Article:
Mending shoes.

Stepping out of the bank after cashing in the cheque I ticked off another item off my “to-do” list. It was 6pm Monday and I had just left the office for the the bank to help pay for one of their orders.

Looked down at my shoes, I noted the tears and wears. Mind you – it was still good, but could use some fixing up. A cobbler had set up shop right next to the bank. With time to spare I paid a visit.

“RM8” he motioned with his hands.

8 Ringgit to fix all the tears on it. I nodded and he went  to work on it.  First applying glue on the torn parts followed by stitching. Noting other damages.

He started to make conversation while repairing, “This shoe is very old and still very good. How old?”

“Five years.” I replied.

“Walk many places.” He noted after finished up with the first one. “Shoelace broken, want replace? Only have black one.”

“Maybe later when you have brown colored one.”

Many places – not enough places, I can still count the number with both hands.

One morning when I was leaving for work, someone had stolen my previous pair after leaving out on the porch the night before. They had stolen all the shoes save my pair of crocs (it was the ugliest pair of crocs my family commented).

As it happened New balance was having a sale and picked up 2 pairs – one for work and one for trekking. The one for work didn’t last very long and expired only after 2 years. Only its partner – the trekking one is still with me today. Though I don’t think it will last much longer at the rate I am going.


Weather was cold and lonely.

I was the only engineer from Malaysia during the training. Fear crept into my mind  – the first company that had ever sent me overseas for training. A simple engineer overseas.

Made incredible friends – friends who have left the company when Cyprus faced financial crisis. Most of them were let go while those that remained had their pay frozen for years some even had to take a pay cut just to survive.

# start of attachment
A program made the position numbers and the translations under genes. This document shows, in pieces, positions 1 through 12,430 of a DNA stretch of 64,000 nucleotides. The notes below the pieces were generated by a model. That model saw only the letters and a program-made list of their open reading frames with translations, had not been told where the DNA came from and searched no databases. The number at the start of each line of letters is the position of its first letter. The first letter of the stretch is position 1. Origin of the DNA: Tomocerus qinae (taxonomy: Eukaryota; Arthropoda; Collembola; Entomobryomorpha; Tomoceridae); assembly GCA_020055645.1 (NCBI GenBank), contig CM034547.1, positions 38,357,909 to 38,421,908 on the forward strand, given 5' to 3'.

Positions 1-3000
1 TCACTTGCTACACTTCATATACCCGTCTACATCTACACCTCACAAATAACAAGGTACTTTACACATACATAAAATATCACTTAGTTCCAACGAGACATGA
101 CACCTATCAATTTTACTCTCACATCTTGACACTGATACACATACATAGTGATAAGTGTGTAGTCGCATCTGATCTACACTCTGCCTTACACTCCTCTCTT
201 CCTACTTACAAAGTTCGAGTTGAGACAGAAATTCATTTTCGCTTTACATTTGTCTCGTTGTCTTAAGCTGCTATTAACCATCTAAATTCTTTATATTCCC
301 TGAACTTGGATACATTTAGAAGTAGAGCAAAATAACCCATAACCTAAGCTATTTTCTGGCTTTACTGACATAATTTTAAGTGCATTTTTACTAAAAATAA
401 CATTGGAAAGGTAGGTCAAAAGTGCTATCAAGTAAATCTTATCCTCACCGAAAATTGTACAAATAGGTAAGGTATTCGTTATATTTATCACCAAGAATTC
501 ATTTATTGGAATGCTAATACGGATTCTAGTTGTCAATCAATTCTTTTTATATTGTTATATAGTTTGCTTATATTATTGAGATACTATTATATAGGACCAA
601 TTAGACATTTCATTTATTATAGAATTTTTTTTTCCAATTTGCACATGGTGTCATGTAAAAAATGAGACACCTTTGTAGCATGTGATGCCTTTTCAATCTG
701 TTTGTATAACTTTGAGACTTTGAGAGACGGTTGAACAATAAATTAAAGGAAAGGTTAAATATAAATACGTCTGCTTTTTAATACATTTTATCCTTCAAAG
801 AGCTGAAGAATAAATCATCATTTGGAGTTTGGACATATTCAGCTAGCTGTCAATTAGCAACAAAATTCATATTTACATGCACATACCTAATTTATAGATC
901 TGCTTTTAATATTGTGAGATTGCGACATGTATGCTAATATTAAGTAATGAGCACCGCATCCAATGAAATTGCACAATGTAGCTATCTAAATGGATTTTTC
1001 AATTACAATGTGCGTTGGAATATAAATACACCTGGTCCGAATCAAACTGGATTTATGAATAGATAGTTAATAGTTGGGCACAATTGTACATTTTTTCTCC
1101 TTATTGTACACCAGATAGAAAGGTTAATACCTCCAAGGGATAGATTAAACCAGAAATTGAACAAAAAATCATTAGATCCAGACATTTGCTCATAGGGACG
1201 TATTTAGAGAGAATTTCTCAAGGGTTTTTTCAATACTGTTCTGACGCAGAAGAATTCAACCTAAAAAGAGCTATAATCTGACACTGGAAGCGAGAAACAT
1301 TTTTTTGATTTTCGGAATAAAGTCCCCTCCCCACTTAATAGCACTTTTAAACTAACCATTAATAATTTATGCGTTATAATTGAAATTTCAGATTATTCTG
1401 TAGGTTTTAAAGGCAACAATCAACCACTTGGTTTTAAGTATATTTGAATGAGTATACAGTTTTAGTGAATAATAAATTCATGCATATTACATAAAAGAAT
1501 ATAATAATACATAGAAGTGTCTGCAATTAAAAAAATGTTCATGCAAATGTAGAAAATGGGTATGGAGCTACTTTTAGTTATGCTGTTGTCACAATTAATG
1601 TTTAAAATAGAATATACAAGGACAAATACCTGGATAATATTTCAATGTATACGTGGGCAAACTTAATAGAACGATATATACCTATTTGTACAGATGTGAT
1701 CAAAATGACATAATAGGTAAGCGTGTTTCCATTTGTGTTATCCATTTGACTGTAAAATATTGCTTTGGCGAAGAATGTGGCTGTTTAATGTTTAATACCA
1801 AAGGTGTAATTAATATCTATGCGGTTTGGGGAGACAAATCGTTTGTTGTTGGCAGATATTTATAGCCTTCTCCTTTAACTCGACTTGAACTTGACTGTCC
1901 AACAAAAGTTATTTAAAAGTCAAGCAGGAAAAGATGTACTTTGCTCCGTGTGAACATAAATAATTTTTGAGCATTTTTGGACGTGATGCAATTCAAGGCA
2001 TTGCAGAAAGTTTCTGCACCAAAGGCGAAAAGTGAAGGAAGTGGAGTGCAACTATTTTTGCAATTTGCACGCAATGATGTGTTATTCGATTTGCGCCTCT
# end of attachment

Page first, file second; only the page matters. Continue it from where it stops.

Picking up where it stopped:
Sri Lanka

I had a fantastic team leader as well as a great project manager. The assignment wasn’t easy nor was it hard, it had me leaving my comfort zone. Everything was successful in the end.

Hearing about the exotic locations from other engineers, I was eager to visit those places – no such luck. To me any location that is not first world doesn’t really elicits excitements for me unless it is far away. Sri Lanka was just another Asian country to me, so or I thought.

I had a great time during the weekend sightseeing, realizing how much I needed to improve my stamina and getting over my fear of heights. Something I didn’t wanted others to know about.


An assignment in Europe – the stuff of dreams. It soon turned into a nightmare.

A long term assignment or we (a team) had hope. This assignment was plagued from the start – A project manager from India who wanted to travel even if it meant screwing the assignment over. My first encounter with the man later known as “The Rat” – this bastard was technically and ethically bankrupt.

He wasn’t even trying to hide it, he wanted to go to Prague so bad, he cut what was supposed to be a 3 week assignment of 3 engineers down to 1 week and 2 engineers so he could squeeze his fat ass into the budget for travel. Proudly boasted his achievements to anyone willing to listen.

Thanks to my co-worker, we went sightseeing during the weekend and had a pleasant time on one of the many tours on offer around Prague without “The Rat”.


Definitely a nice place to visit and I hoped to have the chance one day to backpack, the infrastructure of Manila is still underdeveloped. Major projects are being undertaken to upgrade said infrastructure in order to meet their future needs.